by Terry Duffy
It was an active work session of the Lewiston Town Board this past Monday, with town planning and projects the main areas of discussion.
The session opened with a public hearing where representatives of the Wendel Companies provided a synopsis on the town's comprehensive plan update (discussed in last week's Sentinel), along with a number of zoning changes under consideration by the town.
Later on in the session, Bill Hilts Jr., Niagara County sports fishing coordinator who works with Niagara County Economic Development, discussed the merits of a fish hatchery, one of a growing number of proposals eyed for Joseph Davis State Park that was recently taken over by the town.
Leading off, engineer Andrew C. Reilly, PE, AICP, along with presenter Ellen Parker of Wendel, discussed the comprehensive plan update draft. Reilly said the document works off the 2000 comprehensive plan document and is intended to supplement the existing plan but not replace it. Reilly said that as written the 2000 plan still provides the town with good guidance in such areas as land use, housing, the natural environment, recreational and open spaces, growth development and the like. The new document merely "reaffirms aspects of the exiting document that remain pertinent and notes changes and updates," said Reilly.
He said Wendel's major focus was on the town's zoning code, which was last updated in the 1960s. "Our wish is to make it a more modern zoning code," said Reilly.
Parker noted the draft update features what she called a vision statement for Lewiston. "The previous plan was a more land use approach," she said. "The new document is a vision type approach."
Included in that vision is flexibility, said Parker, with updates recommended in the document's overall goals and objectives, its existing land use characteristics, recreation and land use inventory, population and housing characteristics, traffic circulation and infrastructure, and assessment of environmental impacts. "The plan update is intended to be more flexible," she said.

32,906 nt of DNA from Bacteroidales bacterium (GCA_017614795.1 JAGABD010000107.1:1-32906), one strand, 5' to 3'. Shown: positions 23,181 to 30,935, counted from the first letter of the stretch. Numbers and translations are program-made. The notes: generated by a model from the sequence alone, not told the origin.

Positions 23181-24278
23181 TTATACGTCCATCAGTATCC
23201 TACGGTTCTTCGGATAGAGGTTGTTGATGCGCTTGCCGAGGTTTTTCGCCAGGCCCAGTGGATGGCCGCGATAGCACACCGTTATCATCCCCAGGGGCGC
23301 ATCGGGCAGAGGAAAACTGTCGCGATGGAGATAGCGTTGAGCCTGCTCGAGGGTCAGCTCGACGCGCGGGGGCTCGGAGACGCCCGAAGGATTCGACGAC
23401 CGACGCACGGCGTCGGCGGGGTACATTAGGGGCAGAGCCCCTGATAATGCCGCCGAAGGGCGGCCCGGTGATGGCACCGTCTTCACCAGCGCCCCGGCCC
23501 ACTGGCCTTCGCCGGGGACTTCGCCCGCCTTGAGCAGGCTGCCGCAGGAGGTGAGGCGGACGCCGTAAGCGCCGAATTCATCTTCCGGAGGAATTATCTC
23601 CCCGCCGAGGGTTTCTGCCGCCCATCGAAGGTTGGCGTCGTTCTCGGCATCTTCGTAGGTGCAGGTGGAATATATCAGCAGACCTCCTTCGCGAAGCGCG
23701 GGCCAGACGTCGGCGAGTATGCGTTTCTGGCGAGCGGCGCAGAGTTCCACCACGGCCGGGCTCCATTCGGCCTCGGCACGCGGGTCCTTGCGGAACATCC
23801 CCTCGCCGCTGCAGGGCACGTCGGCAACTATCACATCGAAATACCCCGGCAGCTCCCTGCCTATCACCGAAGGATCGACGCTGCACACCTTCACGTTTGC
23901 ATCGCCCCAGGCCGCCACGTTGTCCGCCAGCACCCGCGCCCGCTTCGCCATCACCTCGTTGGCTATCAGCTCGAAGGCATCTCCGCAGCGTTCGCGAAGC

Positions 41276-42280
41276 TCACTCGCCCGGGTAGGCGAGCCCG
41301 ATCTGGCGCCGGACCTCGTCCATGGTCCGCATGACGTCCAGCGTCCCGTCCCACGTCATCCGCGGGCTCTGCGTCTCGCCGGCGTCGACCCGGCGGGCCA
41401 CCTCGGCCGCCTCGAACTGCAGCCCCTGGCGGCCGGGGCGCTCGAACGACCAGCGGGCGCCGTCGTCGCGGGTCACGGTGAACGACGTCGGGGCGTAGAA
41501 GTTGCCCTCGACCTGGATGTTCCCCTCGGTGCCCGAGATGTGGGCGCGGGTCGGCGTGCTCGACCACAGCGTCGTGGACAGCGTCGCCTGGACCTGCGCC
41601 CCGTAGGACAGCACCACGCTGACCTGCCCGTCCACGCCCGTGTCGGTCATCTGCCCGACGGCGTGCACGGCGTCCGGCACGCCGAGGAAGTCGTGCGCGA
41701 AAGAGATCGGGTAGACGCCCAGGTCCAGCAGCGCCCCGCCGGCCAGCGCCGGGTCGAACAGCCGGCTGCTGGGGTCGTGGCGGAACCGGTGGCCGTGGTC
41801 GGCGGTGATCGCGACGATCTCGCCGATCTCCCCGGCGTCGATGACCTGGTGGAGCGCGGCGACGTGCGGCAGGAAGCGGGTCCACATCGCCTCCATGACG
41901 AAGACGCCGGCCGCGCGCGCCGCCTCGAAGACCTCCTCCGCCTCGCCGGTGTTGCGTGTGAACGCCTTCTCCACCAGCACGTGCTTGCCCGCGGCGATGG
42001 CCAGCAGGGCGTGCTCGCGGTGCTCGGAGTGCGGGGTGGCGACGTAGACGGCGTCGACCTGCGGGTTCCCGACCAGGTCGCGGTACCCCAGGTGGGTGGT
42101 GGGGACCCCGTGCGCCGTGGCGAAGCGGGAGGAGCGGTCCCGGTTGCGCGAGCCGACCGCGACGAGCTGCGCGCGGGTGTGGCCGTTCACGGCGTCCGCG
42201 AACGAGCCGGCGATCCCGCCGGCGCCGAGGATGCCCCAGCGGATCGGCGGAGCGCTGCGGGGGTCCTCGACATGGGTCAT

Discussing it further, she said the document provides the town a framework in such areas as cluster development, recreational planning, environmental concerns, the Village of Lewiston, hamlet of Sanborn, Niagara River Greenway corridor and the area's historical heritage. "It contains visionary maps, intended to provide more guidance, and be more flexible, than a single map (approach)," she said.
With respect to zoning, Reilly said the town has been mulling over this issue first since the 2000 plan when no action was taken, and again in 2005 when a zoning ordinance was written by attorneys and then put on hold. "In 2010, the town approached us about helping them bring about implementing those zoning updates," said Reilly, adding those needed to be coordinated in an updated comprehensive plan.
He said Wendel focused on a number of procedural changes "to make it for a more modern zoning code," again pointing out that the current Lewiston document dates to the 1960s and has "proven to be difficult for building inspectors to work with."
Included among the recommended changes: new language on height restrictions; the number of zoning districts, which Reilly said were too many in number; a new cluster development law; site plan review additions; a new special use permit section; planning board changes, new Zoning Board of Appeals definitions for area variances and use variances, and a new section on adult use zoning.